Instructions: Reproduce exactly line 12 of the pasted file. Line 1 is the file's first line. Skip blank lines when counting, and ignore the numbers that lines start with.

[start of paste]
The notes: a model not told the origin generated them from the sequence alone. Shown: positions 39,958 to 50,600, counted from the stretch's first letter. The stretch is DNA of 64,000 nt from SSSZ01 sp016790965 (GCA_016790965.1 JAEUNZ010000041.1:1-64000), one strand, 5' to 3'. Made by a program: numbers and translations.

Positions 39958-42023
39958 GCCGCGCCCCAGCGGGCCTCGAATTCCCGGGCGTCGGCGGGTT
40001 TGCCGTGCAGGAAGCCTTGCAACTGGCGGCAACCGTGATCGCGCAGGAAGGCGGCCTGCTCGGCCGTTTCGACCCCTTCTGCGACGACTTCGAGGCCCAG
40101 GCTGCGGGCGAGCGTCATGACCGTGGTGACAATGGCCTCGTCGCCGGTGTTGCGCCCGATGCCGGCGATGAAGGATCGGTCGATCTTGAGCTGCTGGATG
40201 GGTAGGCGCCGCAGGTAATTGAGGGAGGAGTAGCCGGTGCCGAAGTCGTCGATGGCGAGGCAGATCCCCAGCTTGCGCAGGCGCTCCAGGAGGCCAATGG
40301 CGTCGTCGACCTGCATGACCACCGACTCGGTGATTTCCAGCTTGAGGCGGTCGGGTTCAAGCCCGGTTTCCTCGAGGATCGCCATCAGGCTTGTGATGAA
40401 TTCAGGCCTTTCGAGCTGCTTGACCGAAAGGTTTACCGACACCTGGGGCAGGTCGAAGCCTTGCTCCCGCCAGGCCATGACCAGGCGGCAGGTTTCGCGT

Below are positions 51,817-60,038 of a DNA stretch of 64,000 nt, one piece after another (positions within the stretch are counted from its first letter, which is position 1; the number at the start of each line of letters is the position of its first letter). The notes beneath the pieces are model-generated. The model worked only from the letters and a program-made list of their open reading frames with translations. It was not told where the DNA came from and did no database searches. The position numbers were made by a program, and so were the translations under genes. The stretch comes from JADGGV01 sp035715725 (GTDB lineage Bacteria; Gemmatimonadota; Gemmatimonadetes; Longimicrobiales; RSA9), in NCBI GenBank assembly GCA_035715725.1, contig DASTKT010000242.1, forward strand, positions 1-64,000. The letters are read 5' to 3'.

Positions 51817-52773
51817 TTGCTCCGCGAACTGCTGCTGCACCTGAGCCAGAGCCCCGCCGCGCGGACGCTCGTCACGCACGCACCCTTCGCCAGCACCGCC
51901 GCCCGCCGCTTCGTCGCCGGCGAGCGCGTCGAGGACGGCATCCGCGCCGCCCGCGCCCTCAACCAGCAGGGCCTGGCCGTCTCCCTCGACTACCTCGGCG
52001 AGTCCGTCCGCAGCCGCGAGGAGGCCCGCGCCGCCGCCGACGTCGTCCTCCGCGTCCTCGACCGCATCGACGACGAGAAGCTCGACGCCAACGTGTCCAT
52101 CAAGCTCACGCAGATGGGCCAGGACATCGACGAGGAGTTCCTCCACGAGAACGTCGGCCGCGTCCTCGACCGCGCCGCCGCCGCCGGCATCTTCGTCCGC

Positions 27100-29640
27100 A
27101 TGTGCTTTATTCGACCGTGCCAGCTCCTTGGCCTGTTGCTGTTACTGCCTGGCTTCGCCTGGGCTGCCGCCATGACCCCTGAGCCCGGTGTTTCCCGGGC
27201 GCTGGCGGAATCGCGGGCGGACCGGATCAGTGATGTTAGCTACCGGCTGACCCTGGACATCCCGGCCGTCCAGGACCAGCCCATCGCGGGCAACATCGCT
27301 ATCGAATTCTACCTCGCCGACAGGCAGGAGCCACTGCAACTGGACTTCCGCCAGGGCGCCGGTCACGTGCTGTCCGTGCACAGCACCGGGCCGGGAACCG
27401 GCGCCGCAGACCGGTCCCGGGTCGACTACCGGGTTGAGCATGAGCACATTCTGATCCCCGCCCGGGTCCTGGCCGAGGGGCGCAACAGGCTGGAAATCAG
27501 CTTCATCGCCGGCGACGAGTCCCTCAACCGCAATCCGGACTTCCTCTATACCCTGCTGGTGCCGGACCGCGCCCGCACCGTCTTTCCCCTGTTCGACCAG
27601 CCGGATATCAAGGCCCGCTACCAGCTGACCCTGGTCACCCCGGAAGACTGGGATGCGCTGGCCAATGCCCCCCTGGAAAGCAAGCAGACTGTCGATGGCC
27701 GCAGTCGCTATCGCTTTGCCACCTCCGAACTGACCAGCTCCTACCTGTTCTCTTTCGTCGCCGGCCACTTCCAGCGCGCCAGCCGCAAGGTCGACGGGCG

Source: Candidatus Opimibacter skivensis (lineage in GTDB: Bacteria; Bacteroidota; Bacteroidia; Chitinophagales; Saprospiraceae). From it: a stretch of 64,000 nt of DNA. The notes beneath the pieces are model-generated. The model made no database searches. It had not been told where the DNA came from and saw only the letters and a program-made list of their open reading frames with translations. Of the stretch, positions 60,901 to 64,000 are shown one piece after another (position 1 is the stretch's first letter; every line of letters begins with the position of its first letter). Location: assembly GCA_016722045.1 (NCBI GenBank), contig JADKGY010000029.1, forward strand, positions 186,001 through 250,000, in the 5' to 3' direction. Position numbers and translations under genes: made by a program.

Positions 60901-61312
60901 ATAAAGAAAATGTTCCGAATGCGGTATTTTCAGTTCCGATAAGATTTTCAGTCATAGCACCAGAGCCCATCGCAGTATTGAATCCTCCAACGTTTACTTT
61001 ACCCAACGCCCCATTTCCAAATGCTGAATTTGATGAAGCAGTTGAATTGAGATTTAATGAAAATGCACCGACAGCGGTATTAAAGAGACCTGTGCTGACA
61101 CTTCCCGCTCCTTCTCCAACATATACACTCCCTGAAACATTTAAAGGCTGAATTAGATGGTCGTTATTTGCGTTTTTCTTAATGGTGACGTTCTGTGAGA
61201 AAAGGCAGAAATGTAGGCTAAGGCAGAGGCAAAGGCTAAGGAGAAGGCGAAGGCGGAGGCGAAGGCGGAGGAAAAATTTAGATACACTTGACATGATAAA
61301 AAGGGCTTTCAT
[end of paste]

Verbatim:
51901 GCCCGCCGCTTCGTCGCCGGCGAGCGCGTCGAGGACGGCATCCGCGCCGCCCGCGCCCTCAACCAGCAGGGCCTGGCCGTCTCCCTCGACTACCTCGGCG